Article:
Documentary about the Harlem drag balls thrown by predominantly inner city black and Latino gay men in the mid-1980s. The film features footage of the actual “drag” pageants, as well … Full Descriptionas interviews with ball participants, who describe their backgrounds and dreams, and the intricacies of their rich and detailed dialect. A fascinating look at the complexities of this elaborate subculture.
An unblinking, behind-the-scenes story of the young men of Harlem who originated “voguing” and turned these stylized dance competitions into a glittering expression of fierce personal pride. Continue reading
The film is dedicated to the Armenian monk and genius composer Komitas, and the 2 million victims on his people in Turkey in 1915. The final 20 years of Komitas life were spent in various mental hospitals. The destiny of Komitas? This is the magic beauty of Armenian culture and the abhorrent brutality of Armenian history. A cultural and artistic world that was slaughtered with a curved knife. A humanity that doggedly advances towards an apocalyptic catastrophe, that does not recognize its own original purpose, eradicates its own memory, its final roots. Continue reading
Explores sisters, in their twenties, their parents, and family dysfunctions. Kay is gangly and slightly askew, consulting a fortune teller and then falling in love with a man because of a mole on his face and a lock of hair; then, falling out of love when he plants a tree in their yard. Sweetie is plump, imperious, self-centered, and seriously mentally ill. The parents see none of the illness, seeing only their cute child. Kay mainly feels exasperation at her sister’s impositions. Slowly, the film exposes how the roots of Sweetie’s illness have choked Kay’s own development. Continue reading
Broadcast on BBC2 Arena, 13 March 1987. Contains interview footage with Tarkovsky as he discusses each of his seven major films. He also talks about his world-view and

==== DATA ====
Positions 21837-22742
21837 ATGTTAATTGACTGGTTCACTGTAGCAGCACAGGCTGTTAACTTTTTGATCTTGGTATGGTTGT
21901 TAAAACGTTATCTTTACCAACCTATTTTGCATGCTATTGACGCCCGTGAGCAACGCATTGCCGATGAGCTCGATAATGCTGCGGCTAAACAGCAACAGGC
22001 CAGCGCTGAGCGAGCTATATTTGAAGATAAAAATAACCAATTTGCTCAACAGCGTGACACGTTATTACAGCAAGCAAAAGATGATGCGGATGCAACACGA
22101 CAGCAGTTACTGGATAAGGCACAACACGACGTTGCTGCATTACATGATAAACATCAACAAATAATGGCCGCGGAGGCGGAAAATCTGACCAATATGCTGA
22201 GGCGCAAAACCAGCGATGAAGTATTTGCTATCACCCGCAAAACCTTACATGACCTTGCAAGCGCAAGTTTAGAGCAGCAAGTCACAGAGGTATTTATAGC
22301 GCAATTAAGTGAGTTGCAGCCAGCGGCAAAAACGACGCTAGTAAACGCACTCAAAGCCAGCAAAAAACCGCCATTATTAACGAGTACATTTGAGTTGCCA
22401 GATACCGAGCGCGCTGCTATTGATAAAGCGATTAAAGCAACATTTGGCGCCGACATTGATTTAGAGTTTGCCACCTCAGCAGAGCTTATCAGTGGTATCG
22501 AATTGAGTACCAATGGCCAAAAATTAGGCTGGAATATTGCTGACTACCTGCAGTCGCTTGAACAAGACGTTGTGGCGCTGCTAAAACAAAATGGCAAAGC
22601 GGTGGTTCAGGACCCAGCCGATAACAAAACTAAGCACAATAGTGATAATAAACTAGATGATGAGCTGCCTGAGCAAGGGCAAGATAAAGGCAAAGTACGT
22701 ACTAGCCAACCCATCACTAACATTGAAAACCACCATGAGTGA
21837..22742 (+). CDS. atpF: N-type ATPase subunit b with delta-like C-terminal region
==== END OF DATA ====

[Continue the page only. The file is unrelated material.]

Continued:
his philosophy of filmmaking. The film also includes footage of a Tarkovsky lecture to
young film students in which he expresses his thoughts on modern cinema. Continue reading
Screenwriter Bruce Robinson made his directorial debut with this British comedy. Withnail (Richard E. Grant) is an unsuccessful, pill-popping actor; “I”, or Marwood (Paul McGann), is Withnail’s roommate and another equally underemployed actor. The time is 1969: Withnail is fast becoming a burned-out relic of the sixties, while Marwood is trying to reassimilate into society. The two take a trip to the country in hopes of rejuvenating themselves, but things go from worse to even worse. Given the intimacy and insight of the screenplay and dialogue, one shouldn’t be surprised that Bruce Robinson (who adapted the film from his own novel) based Withnail and I on his own experiences.
The film proves that certain “Age of Aquarius” types were just as bollixed-up in Britain as they were in America.
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Based on the book about Joan Crawford, one of the great Hollywood actresses of our time, written by her adopted daughter Christina Crawford. Joan decides to adopt children of her own to fill a void in her life. Yet, her problems with alcohol, men, and the pressures of show business get in the way of her personal life, turning her into a mentally abusive wreck seen through the eyes of Christina and her brother Christopher, who unwillingly bare the burden of life that was unseen behind the closed doors of “The Most Beautiful House in Brentwood.”
t is 1939, Joan Crawford is one of Hollywood’s biggest stars. But she tells boyfriend lawyer Greg Savitt that she isn’t content living in her Brentwood mansion with just her devoted secretary Carol Ann and housekeeper Helga. Greg arranges for Joan to adopt a baby girl. Joan names her Christina and promises “to give her all the things I never had.” But Joan is obsessed with perfection, and Christina finds it impossible to live up to her mother’s standards. Continue reading
The Maine Océan spectator’s happiness may come from their witnessing improbable meetings between people whose ordinary lives should have never crossed each other but formally. Continue reading